MXS Aero coming soon

SOTM September is a medium length sequence that combines a comete, some flatspins, and a variation of the Jacob's Ladder.

The sequence opens with a snappy comete initiated from an upward curving flight path, and exiting in the same direction. The MXS powers up after exiting the comete, but pressure is quickly dumped with a snap lazy flowing into a fractured axel which puts the kite into a fade. The pause here is a punctuation mark in the sequence, similar to a comma in written text, creating some breathing space between what's happened, and what's about to follow.

The fade is angled to setup the flatspin exit and kept moving quickly back into a fade and lateral roll to start the Jacob's Ladder (JL) portion of the sequence. The first segment of the JL is followed by two backspins, flowing into the second half of the JL initiated with the opposite hand. From here, I move into a series of old school descending flic flacs, before a lateral roll to vertical flight.

This SOTM highlights the value of mixing left and right-handed tricks. The comete, snap lazy, and flatspin parts are right-hand dominant, while the fractured axel and backspins are lead by the left-hand. Try to mix up your left and right hand dominance in sequences, if just to add variety.

'Till next time,

A.

SOTM August looks at changing up the pacing and strength of tricks mid-sequence, a great way to add a dynamic element to your flying.

The sequence begins with an MXS flying quite fast, diagonally downwards into frame. Flight is interrupted by a snap multilazy performed with very firm inputs to ensure the lazy rotations are assertive. After two rotations, a half axel marks the point at which the sequence pacing changes from fast and snappy, to a slower, much lighter touch. The half axel sets the kite up for a multi-slot, and I'm careful to keep the inputs gentle and smooth throughout each of the three slot machines. The multi-slot looks best when you stay closely connected to the kite with finely-tuned slack management -- aim to guide the kite through the rotations rather than pop, release and hope.  Another half axel finishes the sequence and the kite resumes flight for the next set of tricks.

'Till next time,
A.

SOTM July is a fairly lengthy sequence that will really test your success rate for each of its component tricks.

The sequence begins with an MXS entering shot from a comete off-screen, transitioning to a rolling susan that is hit harder and later than usual to get a full rotation. With the nose upward, I quickly axel to a horizontal position, then perform an over-rotated slot machine and roll it fluidly into a fade for the next segment. As is most often the case when I'm flying, the kite doesn't hang around in the fade - it promptly transitions into three backspins, a backflip and a hard lazy susan input for 1.5 rotations.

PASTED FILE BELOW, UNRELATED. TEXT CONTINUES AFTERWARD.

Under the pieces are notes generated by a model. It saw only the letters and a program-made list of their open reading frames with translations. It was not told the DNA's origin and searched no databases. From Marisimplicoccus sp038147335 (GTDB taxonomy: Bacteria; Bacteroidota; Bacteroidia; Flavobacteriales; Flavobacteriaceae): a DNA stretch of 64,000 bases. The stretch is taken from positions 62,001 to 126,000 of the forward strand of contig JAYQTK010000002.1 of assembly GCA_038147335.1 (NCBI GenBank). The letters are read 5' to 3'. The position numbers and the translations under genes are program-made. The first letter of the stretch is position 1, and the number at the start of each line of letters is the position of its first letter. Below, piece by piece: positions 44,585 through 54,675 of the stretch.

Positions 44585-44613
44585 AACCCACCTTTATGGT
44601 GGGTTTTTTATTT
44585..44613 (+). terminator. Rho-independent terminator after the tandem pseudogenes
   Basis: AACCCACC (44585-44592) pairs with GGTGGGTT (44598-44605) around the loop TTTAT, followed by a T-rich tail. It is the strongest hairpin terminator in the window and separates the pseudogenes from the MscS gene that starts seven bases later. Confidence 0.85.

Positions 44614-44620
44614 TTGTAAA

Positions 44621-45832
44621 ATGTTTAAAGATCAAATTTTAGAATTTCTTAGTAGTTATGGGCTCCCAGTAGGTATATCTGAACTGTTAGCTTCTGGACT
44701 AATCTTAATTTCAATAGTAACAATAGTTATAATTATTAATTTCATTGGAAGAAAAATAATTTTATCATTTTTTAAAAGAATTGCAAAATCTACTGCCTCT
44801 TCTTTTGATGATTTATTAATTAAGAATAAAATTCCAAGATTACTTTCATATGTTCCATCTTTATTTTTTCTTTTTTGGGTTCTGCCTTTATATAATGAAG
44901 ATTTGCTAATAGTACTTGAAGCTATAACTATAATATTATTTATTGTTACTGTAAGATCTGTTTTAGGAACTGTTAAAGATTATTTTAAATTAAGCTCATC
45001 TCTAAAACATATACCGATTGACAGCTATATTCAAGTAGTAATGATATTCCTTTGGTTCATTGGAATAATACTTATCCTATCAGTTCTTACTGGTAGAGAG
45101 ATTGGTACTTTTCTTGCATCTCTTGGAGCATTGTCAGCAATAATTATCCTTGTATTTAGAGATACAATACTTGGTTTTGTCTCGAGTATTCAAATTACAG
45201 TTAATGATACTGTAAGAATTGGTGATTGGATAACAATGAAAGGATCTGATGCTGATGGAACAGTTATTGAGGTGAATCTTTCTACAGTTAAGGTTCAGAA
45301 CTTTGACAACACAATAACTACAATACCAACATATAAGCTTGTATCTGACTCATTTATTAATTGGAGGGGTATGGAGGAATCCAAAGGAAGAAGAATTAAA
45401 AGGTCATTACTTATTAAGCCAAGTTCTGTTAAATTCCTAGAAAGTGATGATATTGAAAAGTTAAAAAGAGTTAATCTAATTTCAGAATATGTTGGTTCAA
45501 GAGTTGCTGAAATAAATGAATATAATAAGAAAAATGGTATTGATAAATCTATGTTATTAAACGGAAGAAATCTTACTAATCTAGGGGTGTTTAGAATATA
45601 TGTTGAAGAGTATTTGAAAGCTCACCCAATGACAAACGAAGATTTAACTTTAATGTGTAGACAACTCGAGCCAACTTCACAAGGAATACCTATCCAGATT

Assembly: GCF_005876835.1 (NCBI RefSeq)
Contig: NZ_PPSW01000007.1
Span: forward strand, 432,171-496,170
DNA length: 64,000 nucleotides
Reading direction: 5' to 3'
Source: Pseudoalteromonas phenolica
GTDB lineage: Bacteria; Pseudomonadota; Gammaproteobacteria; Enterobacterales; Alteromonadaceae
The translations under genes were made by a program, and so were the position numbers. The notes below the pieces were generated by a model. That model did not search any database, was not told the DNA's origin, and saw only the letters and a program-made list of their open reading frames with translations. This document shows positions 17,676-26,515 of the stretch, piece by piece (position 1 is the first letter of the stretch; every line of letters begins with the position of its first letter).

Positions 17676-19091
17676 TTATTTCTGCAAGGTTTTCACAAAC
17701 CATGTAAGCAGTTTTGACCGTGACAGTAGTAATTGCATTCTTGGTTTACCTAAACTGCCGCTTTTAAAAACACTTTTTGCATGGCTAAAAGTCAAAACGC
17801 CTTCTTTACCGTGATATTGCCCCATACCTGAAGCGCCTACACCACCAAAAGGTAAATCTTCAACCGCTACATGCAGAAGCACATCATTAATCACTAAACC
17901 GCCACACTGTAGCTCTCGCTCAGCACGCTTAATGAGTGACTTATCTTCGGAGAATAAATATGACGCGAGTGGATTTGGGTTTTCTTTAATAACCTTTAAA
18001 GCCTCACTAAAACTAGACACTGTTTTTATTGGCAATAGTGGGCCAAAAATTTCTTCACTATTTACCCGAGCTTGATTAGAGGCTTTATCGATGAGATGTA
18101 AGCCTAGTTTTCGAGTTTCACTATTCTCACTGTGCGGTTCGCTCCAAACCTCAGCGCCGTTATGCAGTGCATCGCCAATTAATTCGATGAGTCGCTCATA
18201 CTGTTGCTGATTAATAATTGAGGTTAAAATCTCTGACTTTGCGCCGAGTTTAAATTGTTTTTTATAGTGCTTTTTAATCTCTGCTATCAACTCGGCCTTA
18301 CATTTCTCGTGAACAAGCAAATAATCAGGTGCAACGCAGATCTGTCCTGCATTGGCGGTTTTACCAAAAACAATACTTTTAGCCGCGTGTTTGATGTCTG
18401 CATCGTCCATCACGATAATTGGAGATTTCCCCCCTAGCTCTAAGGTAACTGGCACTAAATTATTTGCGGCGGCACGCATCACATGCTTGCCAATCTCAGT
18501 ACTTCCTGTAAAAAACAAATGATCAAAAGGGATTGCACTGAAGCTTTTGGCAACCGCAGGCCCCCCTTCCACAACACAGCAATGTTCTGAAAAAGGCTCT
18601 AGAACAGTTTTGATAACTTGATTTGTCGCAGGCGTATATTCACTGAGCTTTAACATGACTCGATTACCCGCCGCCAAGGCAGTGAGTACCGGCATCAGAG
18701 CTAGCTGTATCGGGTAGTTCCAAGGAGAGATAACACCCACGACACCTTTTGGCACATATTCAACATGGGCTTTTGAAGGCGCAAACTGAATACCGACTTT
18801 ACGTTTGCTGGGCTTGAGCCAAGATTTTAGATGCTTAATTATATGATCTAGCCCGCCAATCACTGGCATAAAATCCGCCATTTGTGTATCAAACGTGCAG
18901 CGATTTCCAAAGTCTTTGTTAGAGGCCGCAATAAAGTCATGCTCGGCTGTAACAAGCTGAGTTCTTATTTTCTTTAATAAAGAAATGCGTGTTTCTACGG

The kite is pulled into a skewed fade which provides an excellent setup for the fade-to-flatspin, one of my favourite building blocks. The flatspin ends with the kite horizontal, facing rightwards, then transitions into something (very roughly) like a fractured taz, and rolls out to a multilazy lewis before flying straight up out of frame.

'Till next time,
A.

SOTM June provides ground and aerial views of the snap multilazy - one trick done repeatedly, in this case fast to fit an aggressive flying style.

In the first view, the kite enters from the top of the frame, flying diagonally downwards. I initiate a snap lazy but don't make the inputs quite as strong as usual because the lines need to maintain some tension for the multilazy rotations that follow. The multilazy input is simply a repetitive pulsing of the left line, making sure not to overdo the input strength; once the kite is rotating, it takes less force to keep spinning. Time your inputs for the repeated lazies earlier than you might expect - give the inputs as the kite is on its way to face you, rather than when the kite is facing you.

The aerial view shows the same sort of trick, though this time for a horizontal flight entry. In this sequence the multilazy ends with a half-axel, then a single quick snap lazy to drop the kite to a two-point landing.

The snap multilazy is a great trick to add punch and puctuation to your flying, and it is typically easier to learn than multilazies from a standard backflip. The Mohawk XSMX Comp and MX are excellent at this trick.

'Till next time,
A.